Having cleared that out of the way, it should be said that Goodhart is quite justified in worrying away at what, by any standards, is a powerful fact of modern life. What he fears in particular is “the slow disappearance of the rather miraculous, and historically unique, institution of the modern welfare state.” This is an undeniably urgent matter. Is it possible that nationalised welfare, an inspiring social creation and one of Britain’s most celebrated achievements, is under such severe strain that it may soon be simply unaffordable? Some might find it surprising that Goodhart wishes to blame only immigrants for this possibility, when there are so many other factors — the ageing population, advances in medical technology, managerial incompetence, political meddling and national bankruptcy — in play. But no one can deny that it is a high priority issue. The EU’s insistence that member states make their national benefit systems available to all EU citizens does make Britain’s unusually open (universal) scheme vulnerable to exploitation. There is no harm in fretting about what best to do.
And Goodhart has been down the mines, wading through an awful lot of surveys and poll findings. His critique of multiculturalism is well meant and by no means eccentric. It is a paradox of modern Britain that while it becomes less obviously racist, and more egalitarian in many ways, in other ways it is more segregated than ever. Plenty of pundits have been arguing for a while that a programme designed to give migrants a soft landing may to some extent have exceeded its brief by trapping them, unintentionally, into urban ghettoes that hamper their ability to integrate with the rest of British life. Some will say that Goodhart is simply being impatient here, since all the previous migrations listed above — the Huguenot, Irish and Jewish — began by huddling together in squalid slum zones before propelling themselves out into the broader mainstream. But, as the events of recent weeks have shown once more, there is no disputing the fact that the militant strain of jihadist Islam that Britain has been incubating in some of its inner cities is not a pretty sight.
Unlike some works of this sort, Goodhart actually produces a semi-manifesto of what might be done. In the name of a common tongue, he urges the state to put more resources into teaching immigrants English, and less into paying for translation, a counterproductive form of assistance that may even impose dependency in place of actual help. He also urges the creation of a compulsory six months’ non-military national service scheme — on the grounds that it would promote social mixing.
Could the kind of “diversity” promoted by immigration be compatible with the kind of “solidarity” required to sustain a risk pooling welfare state?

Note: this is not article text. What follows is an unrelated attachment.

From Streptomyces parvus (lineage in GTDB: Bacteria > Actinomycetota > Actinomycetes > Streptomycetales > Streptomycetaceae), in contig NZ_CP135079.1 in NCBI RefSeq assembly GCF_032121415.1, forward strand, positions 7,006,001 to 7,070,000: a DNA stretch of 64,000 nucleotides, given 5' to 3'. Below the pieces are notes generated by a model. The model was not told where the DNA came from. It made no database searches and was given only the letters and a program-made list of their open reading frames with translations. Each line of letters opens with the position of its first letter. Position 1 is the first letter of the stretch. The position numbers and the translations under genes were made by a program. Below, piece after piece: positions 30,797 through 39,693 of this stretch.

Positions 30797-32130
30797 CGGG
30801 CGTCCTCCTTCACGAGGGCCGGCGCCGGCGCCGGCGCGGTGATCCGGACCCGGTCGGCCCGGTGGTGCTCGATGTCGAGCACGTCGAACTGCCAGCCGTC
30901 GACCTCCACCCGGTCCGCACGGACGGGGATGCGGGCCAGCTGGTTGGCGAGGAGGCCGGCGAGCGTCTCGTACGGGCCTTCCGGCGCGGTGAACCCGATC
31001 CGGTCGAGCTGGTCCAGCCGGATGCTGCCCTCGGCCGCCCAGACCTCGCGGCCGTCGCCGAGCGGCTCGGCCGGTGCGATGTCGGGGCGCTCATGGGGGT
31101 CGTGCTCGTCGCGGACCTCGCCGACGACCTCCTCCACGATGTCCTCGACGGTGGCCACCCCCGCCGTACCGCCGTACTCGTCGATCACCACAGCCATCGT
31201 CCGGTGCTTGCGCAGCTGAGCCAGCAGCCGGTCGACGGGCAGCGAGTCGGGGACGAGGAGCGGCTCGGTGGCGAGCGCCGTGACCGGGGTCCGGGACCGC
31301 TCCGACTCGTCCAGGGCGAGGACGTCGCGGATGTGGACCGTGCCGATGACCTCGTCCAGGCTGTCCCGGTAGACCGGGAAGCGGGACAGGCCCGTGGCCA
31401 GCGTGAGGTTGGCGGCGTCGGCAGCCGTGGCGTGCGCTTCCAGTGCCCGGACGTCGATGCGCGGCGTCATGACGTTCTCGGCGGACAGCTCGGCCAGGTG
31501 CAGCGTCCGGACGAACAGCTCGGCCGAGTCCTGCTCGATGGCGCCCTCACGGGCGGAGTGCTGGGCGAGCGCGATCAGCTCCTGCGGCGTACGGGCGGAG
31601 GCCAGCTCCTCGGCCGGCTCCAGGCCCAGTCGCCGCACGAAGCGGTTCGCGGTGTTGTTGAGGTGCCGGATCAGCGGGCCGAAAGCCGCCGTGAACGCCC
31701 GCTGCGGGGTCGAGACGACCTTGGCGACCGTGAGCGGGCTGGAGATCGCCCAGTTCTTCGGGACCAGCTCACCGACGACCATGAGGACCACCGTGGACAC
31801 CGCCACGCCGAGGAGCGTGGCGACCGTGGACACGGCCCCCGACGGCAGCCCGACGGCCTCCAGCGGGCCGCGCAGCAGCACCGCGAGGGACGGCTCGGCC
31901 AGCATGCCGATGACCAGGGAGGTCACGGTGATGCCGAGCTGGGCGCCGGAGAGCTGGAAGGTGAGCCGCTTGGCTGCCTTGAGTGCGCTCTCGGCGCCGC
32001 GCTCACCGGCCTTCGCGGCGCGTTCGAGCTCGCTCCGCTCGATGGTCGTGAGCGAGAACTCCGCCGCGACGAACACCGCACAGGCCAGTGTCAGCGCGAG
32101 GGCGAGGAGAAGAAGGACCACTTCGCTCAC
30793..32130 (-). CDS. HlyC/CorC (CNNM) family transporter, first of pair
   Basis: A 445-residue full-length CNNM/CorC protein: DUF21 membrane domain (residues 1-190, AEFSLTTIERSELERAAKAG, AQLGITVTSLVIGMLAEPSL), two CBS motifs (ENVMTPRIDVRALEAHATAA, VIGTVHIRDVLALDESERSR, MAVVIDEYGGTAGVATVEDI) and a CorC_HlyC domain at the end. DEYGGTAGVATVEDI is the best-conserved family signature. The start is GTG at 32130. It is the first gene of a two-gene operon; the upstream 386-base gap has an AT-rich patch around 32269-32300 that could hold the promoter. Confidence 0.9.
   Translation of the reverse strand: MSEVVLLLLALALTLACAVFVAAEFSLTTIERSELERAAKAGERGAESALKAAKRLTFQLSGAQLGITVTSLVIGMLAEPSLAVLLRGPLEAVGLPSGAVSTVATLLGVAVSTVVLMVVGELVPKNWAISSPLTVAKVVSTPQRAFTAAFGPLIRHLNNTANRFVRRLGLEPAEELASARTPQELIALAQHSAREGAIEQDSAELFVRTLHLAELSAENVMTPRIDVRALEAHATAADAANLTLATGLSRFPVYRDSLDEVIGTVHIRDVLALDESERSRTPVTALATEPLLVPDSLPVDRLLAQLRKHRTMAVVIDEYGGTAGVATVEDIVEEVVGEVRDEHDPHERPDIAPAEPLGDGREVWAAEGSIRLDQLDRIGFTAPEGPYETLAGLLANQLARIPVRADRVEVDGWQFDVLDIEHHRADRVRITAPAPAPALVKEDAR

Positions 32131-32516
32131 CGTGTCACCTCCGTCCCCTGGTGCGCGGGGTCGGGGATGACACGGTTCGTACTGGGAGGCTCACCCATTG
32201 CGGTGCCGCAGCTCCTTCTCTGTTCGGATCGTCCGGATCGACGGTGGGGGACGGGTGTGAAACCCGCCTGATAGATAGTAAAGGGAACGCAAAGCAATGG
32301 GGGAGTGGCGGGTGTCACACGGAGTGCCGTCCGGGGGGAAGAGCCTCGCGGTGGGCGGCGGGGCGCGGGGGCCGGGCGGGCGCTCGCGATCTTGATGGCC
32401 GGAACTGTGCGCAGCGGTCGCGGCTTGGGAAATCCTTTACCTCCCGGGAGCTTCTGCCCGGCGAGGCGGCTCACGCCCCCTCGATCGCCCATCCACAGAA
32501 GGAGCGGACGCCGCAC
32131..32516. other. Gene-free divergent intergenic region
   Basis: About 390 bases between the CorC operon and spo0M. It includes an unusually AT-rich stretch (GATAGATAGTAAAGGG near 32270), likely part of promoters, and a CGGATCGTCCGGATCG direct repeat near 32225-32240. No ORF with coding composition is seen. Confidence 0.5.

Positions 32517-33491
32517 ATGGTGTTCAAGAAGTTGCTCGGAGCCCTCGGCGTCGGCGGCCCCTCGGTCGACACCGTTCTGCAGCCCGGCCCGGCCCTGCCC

This is fair and constructive, even if it is undermined by a social science weakness for abstract terms that clouds an otherwise clear thesis in a fog of -isms and -ists. This Britain is divided between immigrationists, populists, liberal nationalists, separatists, declinists, integrationists, perennialists, cultural relativists, universalists, abstractionists, and — hurrah! — “rainbow coalitionists”. On the back cover the always estimable Frank Field MP calls Goodhart a “latter-day George Orwell,” but Orwell might just have frowned to see his famous preference for the concrete over the abstract so enthusiastically ignored. And wasn’t it Orwell who wrote, in a specific critique of such talk, that the only -ism with a proven track record was pessimism?
These may seem minor or superficial complaints; but there is a deeper awkwardness. Goodhart keeps his argument snug within the confines of the centre-left, think-tank world he knows so well. He has been an important figure in this world, but it is not a huge one. And though he appears to see his argument as a bold heresy, most readers will not find it even marginally controversial. People have been saying there are too many immigrants and calling for the reinstatement of national service for years. Put crudely, he is only echoing what many conservatives have been saying for decades.
Trying to dress up what is more or less an echo of Norman Tebbitt in centre-left costume — as if he wants to filter an orthodox too-many foreigners argument into a rich, progressive home brew — is an interesting notion, but it makes for an unrelaxed work. Goodhart writes as if he were a fearless prophet pointing out inconvenient truths, yet what he urges is not so very different from what a cab driver might say in the time it takes to get to Waterloo.
There is another difficulty. An argument that presses for more “integration” is obliged to outline what it is, exactly, that immigrants are being asked to merge into. This leads to some treacherous and possibly futile discussions about national identity and so forth, discussions in which many good souls have drowned. It is true that the traditional furniture in this area — Last Night of the Proms, Queen’s Speech, Boat Race and Derby Day — is not broad enough to convey the cosmopolitan nature of modern Britain. But Goodhart seems to believe the “national identity” is something that might be scripted by a team of policy advisors and think-tank wonks. That is optimistic. Identity is in large part to do with how we are seen by others — an interpretation, not an old school scarf. And one of the brightest aspects of British identity is that it defies such easy summary. Any cartoon the identity-commissariat came up with would be bound to crash into the most entrenched British habit of all, which is to mock, sneer and grumble about grandiose, centralised initiatives like that.
Immigration is not simply an adjustment in the population tables, but “the actual movement of people” — a stomach–churning and uncertain adventure